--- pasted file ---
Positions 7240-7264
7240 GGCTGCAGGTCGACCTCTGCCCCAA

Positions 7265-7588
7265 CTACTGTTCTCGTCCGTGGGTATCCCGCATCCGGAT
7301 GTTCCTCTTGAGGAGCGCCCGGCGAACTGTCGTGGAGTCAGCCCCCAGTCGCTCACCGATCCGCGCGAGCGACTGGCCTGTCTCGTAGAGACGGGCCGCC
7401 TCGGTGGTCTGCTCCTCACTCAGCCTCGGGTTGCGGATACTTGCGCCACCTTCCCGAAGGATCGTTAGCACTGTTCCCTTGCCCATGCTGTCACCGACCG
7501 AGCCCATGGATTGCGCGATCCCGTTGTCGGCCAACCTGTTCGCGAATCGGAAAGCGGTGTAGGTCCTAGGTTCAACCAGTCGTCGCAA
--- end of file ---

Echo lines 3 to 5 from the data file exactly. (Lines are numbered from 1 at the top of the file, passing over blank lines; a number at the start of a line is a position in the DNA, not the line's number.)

Positions 7265-7588
7265 CTACTGTTCTCGTCCGTGGGTATCCCGCATCCGGAT
7301 GTTCCTCTTGAGGAGCGCCCGGCGAACTGTCGTGGAGTCAGCCCCCAGTCGCTCACCGATCCGCGCGAGCGACTGGCCTGTCTCGTAGAGACGGGCCGCC